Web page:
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Knowledge representation on the left can be a one-shot process using only the text of the knowledge whereas learning on the right requires long training cycles using corpus way larger than what is needed on the left.

Answering Questions

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Knowledge-based machine learning can answer questions from the content it learned with utmost precision using the ontological connections shown in the network picture above. Shown aboveis a hypothetical case, where a question presented to the network finds its most relevant answer using those connections. In case of partial connections, the network puts more emphasis on target, event, and instrument (in this order) and produces answers with an accuracy score. Based on the type of application, a threshold can be set to declare “no answer” if the best scoring sentence is below the threshold. With such a capability, the chatbot becomes self-aware of its performance, and can report how well it did in answering questions. This can be further expanded to social learning where chatbots can ask for feedback to learn how to answer particular questions.

Knowledge Breeding

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More impressive than answering questions, deep cloning machine learning can breed new knowledge from the content it learned as shown on the right. This is logic resolution using existing knowledge to produce possible new knowledge using the ontological connections. Obviously, breeding new knowledge is one of the most exciting aspects of learning algorithms that are not as straight forward as it looks when using data-driven models such as deep learning. One of the advantages of knowledge-driven machine learning is that the “new knowledge” is transparent (can be verified by human inspection) whereas the same cannot be said for data-driven deep learning.

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Most Chatbots don’t Use AI, are Misrepresenting AI

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This title is the summary of what is happening in the market today, mostly encouraged by Facebook’s move for Messenger bots.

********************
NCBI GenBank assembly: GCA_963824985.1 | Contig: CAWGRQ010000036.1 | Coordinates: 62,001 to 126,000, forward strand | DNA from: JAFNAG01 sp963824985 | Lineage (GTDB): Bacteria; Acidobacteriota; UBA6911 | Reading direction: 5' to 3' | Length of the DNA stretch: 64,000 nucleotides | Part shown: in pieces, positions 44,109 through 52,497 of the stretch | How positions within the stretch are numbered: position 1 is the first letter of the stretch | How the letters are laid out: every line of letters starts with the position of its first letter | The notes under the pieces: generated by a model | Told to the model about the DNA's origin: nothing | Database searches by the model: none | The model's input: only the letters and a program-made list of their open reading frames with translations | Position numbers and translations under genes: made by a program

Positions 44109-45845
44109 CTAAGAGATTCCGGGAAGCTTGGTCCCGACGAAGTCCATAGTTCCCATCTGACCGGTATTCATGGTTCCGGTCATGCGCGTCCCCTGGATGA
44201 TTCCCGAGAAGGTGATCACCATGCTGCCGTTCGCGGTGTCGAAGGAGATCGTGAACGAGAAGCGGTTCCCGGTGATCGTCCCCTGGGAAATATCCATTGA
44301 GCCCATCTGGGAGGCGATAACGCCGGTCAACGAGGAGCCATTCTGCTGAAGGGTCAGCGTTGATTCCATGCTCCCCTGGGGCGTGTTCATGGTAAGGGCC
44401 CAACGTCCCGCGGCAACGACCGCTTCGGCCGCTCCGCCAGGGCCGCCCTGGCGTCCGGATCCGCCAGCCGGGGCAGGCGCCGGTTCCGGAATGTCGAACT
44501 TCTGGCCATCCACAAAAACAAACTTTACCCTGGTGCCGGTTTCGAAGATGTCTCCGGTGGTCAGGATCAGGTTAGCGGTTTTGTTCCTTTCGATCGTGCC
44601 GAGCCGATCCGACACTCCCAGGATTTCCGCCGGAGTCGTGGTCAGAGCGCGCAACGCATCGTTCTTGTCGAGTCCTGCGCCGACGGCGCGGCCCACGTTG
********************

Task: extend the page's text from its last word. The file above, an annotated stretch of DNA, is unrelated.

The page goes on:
The ChatbotConf 2017 revealed this sad truth. There are 200,000 Messenger bots today, most likely none of them have a real AI backbone. A recent article summarizing the conference draws a similar conclusion.

End users of chatbots would not really care whether there is AI backbone or not if the chatbot they are using solves their problem. In a small fraction of cases, chatbots without AI can be helpful, especially in e-commerce transactions where buying and selling options are rudimentary, and the conversations can be buttonized. However, the AI issue surfaces when chatbots try to service higher complexity tasks. The way chatbots can be used in real life, this corresponds to, maybe, 90% of the cases. So, what is the AI backbone that is required?

The AI Backbone

Chatbots that represent AI must have some (if not all) of the capabilities listed below:

  • NLP: Capability to understand users’ responses in their most variant form.
  • Answering Questions: Ability to communicate with the user about a subject matter by absorbing knowledge and answering questions about it.
  • Asking Questions: Ability to ask questions to navigate the user to solve a problem.
  • Dialogue Behavior: Ability to engage users in certain behavior in concert with the chatbot’s objective (sales, transactions, advice, training, story telling, idea sharing, etc.)
  • Learning from Conversations: Ability to ask users for answers and to learn from them. This should be optional since social input may not be desirable for certain objectives.
  • Short-term Memory: Ability to remember the topic of conversation and interpret pronouns correctly. This requires chatbot to take into account what was said 2, 3, or 4 steps earlier.
  • Long-term Memory: Remembering previous chat sessions and starting conversation from where it was left of.
  • Emotions and Attitude: Ability to detect unproductive conversations, change strategy, or abort not to waste resources.
  • Awareness: Ability to self-assess its performance, produce reports about its performance, and suggest bot builders the weaknesses encountered.
  • Infinite Speech: Not to be restricted by a pre-defined steps of conversation.

Canning Responses Instance-by-Instance is not AI

Most chatbot platforms today are requiring instance-by-instance input from its builder to develop every step of the intended conversation in a rigid sequence. This approach is feasible for banking transactions, travel bookings, or other similar interactions where dialogue is restricted to solid options. Obviously, there is no AI backbone needed for such chatbots.

Chatbot science is at its infancy while most developers are expecting adult behavior.

Deep Learning is not a Silver Bullet